به حداقل رساندن زمان اتمام کار در برنامه ریزی تولید کارگاهی غیر پیشگیرانه با دسترسی دستگاه محدود
|کد مقاله||سال انتشار||مقاله انگلیسی||ترجمه فارسی||تعداد کلمات|
|19081||2010||7 صفحه PDF||سفارش دهید||محاسبه نشده|
Publisher : Elsevier - Science Direct (الزویر - ساینس دایرکت)
Journal : Computers & Industrial Engineering, Volume 59, Issue 4, November 2010, Pages 537–543
This paper addresses the makespan minimization in a job-shop environment where the machines are not available during the whole planning horizon. The disjunctive graph model is used to represent the schedules and the concept of blocks is generalized to include the unavailability periods of machines. To solve the problem, we develop a taboo thresholding heuristic that uses a new block-based neighborhood function. Some sufficient conditions to eliminate the evaluation of non-improving moves are proposed. Experiments performed on existing problem instances of the literature show the efficiency of the proposed heuristic.
Current trends in scheduling literature are toward integrating practical constraints in traditional scheduling models. One of these constraints that attracted researchers during the last decade is the unavailability of machines (Ma, Chu, & Zuo, 2010). In practice, machines are not available during the whole planning horizon because of breakdowns that may happen. Moreover, machines can be voluntarily stopped to perform some maintenance tasks such as washing or control operations. The machine availability constraints encountered in production systems can either be fixed or non-fixed. In the fixed type, the starting times of unavailability periods (or holes) are known in advance while they are flexible in the second type and must be determined by the production scheduling procedure. The non-fixed type is generally used to implement preventive maintenances. Unavailability periods can also be classified depending on whether they allow or not the preemption of operations, i.e. resumable, semi-resumable or non-resumable (Lee, 1997 and Lee, 1999), non-preemptive (Aggoune & Portmann, 2006), crossable or non-crossable (Mauguière, Billaut, & Bouquard, 2005). We investigate in this paper the fixed and non-preemptive unavailability periods in a job-shop environment with n jobs and m machines in order to minimize the makespan. Each job Ji consists of a linear sequence of m operations. Each machine Mk can perform at most one operation at a time and each operation x of job Ji needs one machine during px time-units. Several unavailability periods Hk,j = [lk,j, uk,j] may occur on each machine Mk, k = 1, … , m; j = 1, … , sk, where sk is the number of unavailability periods of machine Mk. The starting and finishing times of these periods are known in advance and fixed. Operations are strictly non-preemptive, which means that their execution can be interrupted neither by unavailability periods, nor by other operations. This paper proposes a simple and efficient local search heuristic for the job-shop problem with availability constraints, based on known methods solving the classical job-shop problem. The remainder of the paper is organized as follows. Section 2 summarizes the previous studies on shop scheduling problems with machine availability. Section 3 first recalls the disjunctive graph model for representing the schedules and then presents some properties of this graph. The main contribution of the paper is presented in Section 4 in which a taboo thresholding procedure is proposed to solve the problem. Comparisons of the proposed heuristic with existing approaches are shown in Section 5. Section 6 concludes the paper and gives some research directions.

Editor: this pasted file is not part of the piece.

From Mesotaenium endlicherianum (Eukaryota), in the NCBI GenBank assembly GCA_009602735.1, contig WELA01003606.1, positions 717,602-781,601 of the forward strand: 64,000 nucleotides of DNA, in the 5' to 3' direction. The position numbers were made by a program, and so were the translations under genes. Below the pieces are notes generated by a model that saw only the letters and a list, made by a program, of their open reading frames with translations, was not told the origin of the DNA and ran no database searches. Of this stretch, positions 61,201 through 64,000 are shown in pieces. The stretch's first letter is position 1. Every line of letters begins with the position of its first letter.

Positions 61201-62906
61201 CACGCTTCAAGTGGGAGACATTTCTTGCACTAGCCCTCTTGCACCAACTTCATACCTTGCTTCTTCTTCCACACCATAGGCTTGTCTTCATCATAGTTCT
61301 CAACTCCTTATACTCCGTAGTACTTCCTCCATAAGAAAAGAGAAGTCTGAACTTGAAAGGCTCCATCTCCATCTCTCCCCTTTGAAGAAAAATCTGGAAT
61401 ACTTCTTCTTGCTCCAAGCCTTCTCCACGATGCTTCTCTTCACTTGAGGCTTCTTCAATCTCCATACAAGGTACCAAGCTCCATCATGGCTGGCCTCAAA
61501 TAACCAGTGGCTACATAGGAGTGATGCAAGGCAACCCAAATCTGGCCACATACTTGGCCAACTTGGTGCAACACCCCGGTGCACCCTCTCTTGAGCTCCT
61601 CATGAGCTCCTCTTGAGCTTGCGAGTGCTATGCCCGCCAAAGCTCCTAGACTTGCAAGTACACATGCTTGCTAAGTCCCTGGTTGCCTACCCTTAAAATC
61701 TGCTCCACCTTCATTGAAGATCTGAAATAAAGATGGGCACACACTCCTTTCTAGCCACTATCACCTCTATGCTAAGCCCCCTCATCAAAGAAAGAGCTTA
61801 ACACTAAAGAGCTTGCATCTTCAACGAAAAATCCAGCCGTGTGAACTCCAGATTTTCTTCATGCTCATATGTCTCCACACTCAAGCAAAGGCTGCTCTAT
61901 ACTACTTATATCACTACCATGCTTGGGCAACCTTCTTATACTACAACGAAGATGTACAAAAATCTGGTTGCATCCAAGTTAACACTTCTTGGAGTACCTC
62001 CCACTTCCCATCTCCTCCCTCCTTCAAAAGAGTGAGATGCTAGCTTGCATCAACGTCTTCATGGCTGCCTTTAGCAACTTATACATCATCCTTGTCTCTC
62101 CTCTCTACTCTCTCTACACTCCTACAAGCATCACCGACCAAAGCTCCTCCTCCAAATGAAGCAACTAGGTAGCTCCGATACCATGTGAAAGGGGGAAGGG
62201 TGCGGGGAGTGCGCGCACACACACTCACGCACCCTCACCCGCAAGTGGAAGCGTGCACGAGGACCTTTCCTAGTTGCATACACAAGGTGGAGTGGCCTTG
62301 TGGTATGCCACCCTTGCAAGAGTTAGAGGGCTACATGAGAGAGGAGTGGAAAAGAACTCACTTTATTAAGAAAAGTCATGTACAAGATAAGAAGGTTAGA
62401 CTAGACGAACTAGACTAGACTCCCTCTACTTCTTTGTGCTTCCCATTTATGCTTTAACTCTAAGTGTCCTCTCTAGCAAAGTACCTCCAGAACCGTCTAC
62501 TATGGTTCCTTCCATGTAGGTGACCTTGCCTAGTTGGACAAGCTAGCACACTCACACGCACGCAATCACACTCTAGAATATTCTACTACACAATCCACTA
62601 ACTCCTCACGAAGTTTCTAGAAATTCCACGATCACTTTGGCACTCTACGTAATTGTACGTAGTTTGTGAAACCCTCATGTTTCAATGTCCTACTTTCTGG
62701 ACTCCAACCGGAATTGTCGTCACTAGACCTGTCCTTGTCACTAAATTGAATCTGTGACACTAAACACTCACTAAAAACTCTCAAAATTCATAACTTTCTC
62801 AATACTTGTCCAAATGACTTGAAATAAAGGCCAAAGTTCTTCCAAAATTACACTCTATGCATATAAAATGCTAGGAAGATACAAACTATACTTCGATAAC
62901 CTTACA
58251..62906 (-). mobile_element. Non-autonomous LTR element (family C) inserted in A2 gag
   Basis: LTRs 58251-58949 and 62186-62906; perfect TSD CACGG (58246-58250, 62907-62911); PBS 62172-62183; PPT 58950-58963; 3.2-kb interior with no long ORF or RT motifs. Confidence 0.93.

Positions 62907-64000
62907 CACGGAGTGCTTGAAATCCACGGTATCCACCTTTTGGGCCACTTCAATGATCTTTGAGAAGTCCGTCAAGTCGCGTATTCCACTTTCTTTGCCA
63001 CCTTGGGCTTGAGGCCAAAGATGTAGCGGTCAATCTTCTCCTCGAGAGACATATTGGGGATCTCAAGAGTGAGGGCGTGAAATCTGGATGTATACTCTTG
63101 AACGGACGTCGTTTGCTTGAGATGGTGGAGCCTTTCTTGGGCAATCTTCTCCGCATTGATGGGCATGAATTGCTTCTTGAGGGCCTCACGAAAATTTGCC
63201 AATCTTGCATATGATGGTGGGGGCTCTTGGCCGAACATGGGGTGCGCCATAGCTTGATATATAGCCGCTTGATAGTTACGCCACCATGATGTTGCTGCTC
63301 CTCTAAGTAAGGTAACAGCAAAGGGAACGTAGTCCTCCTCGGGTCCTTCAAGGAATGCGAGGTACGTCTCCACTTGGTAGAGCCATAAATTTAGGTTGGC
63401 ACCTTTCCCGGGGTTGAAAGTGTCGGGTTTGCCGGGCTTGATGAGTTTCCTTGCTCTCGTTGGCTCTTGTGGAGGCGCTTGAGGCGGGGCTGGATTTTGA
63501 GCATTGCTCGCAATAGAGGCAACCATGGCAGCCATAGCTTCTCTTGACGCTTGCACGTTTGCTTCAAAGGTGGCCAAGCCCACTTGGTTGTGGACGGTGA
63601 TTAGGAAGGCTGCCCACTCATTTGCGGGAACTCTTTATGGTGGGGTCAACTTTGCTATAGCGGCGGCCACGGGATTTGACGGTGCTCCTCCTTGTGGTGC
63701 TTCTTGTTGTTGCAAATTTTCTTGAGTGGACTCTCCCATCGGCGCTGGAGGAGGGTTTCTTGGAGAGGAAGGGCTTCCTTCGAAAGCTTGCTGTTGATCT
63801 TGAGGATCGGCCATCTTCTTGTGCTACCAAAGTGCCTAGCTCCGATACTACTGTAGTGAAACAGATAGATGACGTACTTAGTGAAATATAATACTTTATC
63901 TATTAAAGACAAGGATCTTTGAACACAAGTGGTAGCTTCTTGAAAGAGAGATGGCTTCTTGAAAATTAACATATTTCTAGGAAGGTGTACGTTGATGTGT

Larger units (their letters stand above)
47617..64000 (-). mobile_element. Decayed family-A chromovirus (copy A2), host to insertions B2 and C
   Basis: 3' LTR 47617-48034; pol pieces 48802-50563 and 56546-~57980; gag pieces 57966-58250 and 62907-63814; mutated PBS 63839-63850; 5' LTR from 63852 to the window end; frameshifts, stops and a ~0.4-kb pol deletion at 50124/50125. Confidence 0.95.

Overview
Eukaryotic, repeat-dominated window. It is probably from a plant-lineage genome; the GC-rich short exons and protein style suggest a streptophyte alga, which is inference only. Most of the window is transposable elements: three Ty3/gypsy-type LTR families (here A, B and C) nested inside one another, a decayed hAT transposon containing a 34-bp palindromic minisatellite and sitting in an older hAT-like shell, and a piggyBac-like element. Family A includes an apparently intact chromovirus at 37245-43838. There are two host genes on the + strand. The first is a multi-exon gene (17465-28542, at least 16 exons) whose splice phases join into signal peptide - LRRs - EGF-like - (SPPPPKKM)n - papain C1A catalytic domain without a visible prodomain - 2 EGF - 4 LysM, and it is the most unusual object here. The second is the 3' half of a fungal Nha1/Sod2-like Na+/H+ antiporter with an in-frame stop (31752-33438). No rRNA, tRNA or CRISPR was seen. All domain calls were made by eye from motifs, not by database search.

نتیجه گیری انگلیسی
We have investigated in this paper the minimization of the makespan in a job-shop environment with limited machine availability. The concept of block is generalized to include the unavailability periods of machines, and a new neighborhood function is proposed. A taboo thresholding procedure that uses the new neighborhood function and some sufficient conditions to eliminate non-improving moves are developed. Experiments carried out on instances of the literature show the efficiency of the proposed algorithm. New instances are introduced as a starting point for further research on this problem. The proposed methodology points out several interesting avenues for future research. The first one is the extension of the taboo thresholding to solve non-max criteria. It will be also interesting to modify the proposed heuristic to take into account, in the same model, all possible cases for an operation to be interrupted or not by an unavailability period. Another interesting topic is the extension of the heuristic for solving the flexible job-shop problem with limited machine availability.